Scottish Government Rejects Creation Ban

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I wanted to share some good news with you and give you an update to a blog post I wrote in September about a potential ban on teaching creation in Scottish public schools.

The Scottish government has decided not to ban teaching creation. According to the Herald Scotland, the head of curriculum unit at the Scottish government's Learning Directorate said, “I can (therefore) confirm that there are no plans to issue guidance to schools or education authorities to prevent the presentation of creationism, intelligent design or similar doctrines by teachers or school visitors.” This means that teachers in Scotland still have the freedom to present the problems with evolution and millions of years as well as possibly present other alternatives, such as biblical creation, to their students.* This is a victory for academic freedom in that country. Sadly, the secularists were trying to protect the teaching of their atheistic religion as the only worldview imposed on the current and future generations of kids.

The Religion of Atheism and Naturalism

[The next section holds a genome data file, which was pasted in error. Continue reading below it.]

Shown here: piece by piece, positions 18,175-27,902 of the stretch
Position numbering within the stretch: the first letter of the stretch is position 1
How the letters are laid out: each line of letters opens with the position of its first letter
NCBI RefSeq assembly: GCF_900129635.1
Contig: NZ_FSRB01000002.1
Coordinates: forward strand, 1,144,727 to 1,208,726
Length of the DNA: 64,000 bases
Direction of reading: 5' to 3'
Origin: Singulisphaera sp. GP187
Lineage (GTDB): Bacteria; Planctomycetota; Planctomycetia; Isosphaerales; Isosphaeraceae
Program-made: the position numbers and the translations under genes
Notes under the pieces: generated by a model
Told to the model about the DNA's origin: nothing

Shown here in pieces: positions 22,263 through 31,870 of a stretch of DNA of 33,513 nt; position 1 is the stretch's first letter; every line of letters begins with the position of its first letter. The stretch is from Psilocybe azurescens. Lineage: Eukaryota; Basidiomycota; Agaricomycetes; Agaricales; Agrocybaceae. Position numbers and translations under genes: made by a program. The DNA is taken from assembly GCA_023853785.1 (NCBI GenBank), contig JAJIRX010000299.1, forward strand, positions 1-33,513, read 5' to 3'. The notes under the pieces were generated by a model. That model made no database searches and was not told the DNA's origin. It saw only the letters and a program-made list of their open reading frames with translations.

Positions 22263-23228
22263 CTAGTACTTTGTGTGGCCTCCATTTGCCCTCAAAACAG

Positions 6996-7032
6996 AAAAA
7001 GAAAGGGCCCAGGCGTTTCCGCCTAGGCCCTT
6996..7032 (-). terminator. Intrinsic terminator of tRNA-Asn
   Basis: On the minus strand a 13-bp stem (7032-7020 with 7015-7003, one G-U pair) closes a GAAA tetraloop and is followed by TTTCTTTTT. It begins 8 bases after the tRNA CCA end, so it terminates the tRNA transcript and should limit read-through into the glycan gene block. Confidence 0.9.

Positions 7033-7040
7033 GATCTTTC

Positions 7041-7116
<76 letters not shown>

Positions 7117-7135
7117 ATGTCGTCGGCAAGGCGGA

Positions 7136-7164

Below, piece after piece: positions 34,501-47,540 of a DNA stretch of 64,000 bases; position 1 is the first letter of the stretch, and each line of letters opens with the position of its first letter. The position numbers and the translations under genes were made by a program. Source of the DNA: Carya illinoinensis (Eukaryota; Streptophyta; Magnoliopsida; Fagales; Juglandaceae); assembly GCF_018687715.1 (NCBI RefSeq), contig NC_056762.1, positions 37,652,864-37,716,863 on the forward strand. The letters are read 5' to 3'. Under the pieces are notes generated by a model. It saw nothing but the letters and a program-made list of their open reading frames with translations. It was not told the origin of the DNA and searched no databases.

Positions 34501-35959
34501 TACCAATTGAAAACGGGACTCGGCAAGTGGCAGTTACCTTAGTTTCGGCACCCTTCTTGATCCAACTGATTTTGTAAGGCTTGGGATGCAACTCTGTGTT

Naturally, the group that was petitioning for the ban, the Scottish Secular Society, is unhappy with the decision. They don’t want any alternatives to their religion of atheism and naturalism to be presented to students. You see, you can’t teach origins without teaching a religious worldview along with it—I wrote about this in my earlier blog post about the potential ban:
Now, these scientists claim that “belief-based teaching should be entirely separate from science teaching” but what they don’t realize is that you can’t teach any model of origins without teaching a belief system. As I have pointed out many times, including in my debate with Bill Nye, there is a distinction between observational science and historical science. Observational science deals with the present and is what builds technology and advances medicine. This kind of science is directly observable, testable, and repeatable. All three of the scientists pushing this petition have won Nobel prizes for observing the present and developing useful technologies—atheists can be great scientists when using observational science.

Well, unlike observational science, historical science deals with what happened in the past and is therefore not directly observable, testable, or repeatable. What you believe about historical science is going to largely be determined by your presuppositions. Biblical creationists have the presupposition that God’s Word is an accurate account of earth’s history, and so we see the world through the lens of God’s Word. These scientists with the Scottish Secular Society have a presupposition that the world arrived through natural processes, and this directs their interpretation of the evidence. This worldview of naturalism is directly contradictory to what God’s Word teaches for it is a way of explaining life without God. It is a belief system and a religion!

So as these scientists push to ban creation from being taught in schools they are not separating “belief-based teaching” and “science teaching.” Instead, they are simply pushing their own religion of atheistic naturalism on students.